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Workplace BullyingBack when we were kids, bullying was something that happened in school or on the playground. But it doesn’t end there. Bullying can, and does, continue into adulthood. The setting simply changes from the schoolyard to the office.

For many companies, workplace bullying is a dirty little secret to be shoved under the rug. In reality, up to one-third of workers may be the victim of workplace bullying, according to the Workplace Bullying Institute. And about 20% of workplace bullying crosses the line into harassment. (Click here to tweet this stat.)

Workplace bullying, and what can be done about it, has become the subject of numerous psychological studies. It’s captured the attention of bloggers, and it’s the subject of legislative efforts in many parts of the country. A cottage industry of victim advocate groups has popped up, including the Workplace Bullying Institute, Bullies2Buddies, the Healthy Workplace Campaign and others.


What Is Workplace Bullying?

While it’s true that employees can sue companies for creating a “hostile work environment,” the harassment usually must be tied to a protected category, such as race, sex, religion or national origin. Workplace bullying, on the other hand, is generally defined as deliberate and repeated physical or emotional mistreatment of a person, which can take the form of verbal abuse, sabotage of work product or aggressive conduct that is threatening, humiliating, demeaning or intimidating.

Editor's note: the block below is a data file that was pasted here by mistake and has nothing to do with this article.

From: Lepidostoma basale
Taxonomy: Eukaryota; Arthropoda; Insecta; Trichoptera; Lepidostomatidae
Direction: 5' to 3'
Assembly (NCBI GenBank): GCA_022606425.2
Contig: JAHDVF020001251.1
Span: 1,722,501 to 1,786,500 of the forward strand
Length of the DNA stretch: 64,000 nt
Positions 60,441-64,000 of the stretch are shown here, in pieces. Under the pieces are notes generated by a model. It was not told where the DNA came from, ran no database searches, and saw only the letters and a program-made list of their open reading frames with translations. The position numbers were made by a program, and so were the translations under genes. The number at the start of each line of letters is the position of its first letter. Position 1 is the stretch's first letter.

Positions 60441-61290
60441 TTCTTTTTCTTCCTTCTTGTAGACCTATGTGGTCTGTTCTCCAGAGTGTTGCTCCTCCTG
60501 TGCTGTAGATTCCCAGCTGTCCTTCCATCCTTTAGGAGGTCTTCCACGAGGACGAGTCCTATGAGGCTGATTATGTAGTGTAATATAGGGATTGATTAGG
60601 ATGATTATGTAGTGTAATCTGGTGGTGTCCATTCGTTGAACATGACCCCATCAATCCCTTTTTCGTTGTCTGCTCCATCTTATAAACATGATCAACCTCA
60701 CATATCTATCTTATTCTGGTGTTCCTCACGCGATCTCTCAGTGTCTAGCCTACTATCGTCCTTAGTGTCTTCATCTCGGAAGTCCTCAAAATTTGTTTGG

Bullying includes overt aggression (screaming, belittling in front of coworkers, physical contact, use of profanity, etc.). It also includes classic passive-aggressive conduct (assigning demeaning or unimportant tasks or undesirable work schedules, taking credit for the victim’s work, etc.).

Studies have shown that workplace bullying is most prevalent in high-stress occupations such as commissioned sales, healthcare and (yes) the legal profession. Who hasn’t gone postal when they ran out of Post-It notes?

Studies have also shown that those most likely to be bullied at work are: 1) women, 2) very competent subordinates who pose a threat to their superiors, and 3) the very weak or timid.


The Fallout

Those who fall victim to workplace bullying may suffer from anxiety, depression, physical ailments (high blood pressure, migraines, ulcers, heart disease, etc.) and a feeling of helplessness.

However, the effects of workplace bullying are not limited to the victim. Even emotionally sturdy coworkers can be distracted by this conduct and become less productive. Those who are less resistant to bullying may seek health care or mental health care benefits (driving up premiums), take more sick leave, file worker’s compensation claims or simply quit. In fact, an estimated 64% of workplace bullying victims quit or are fired for poor performance.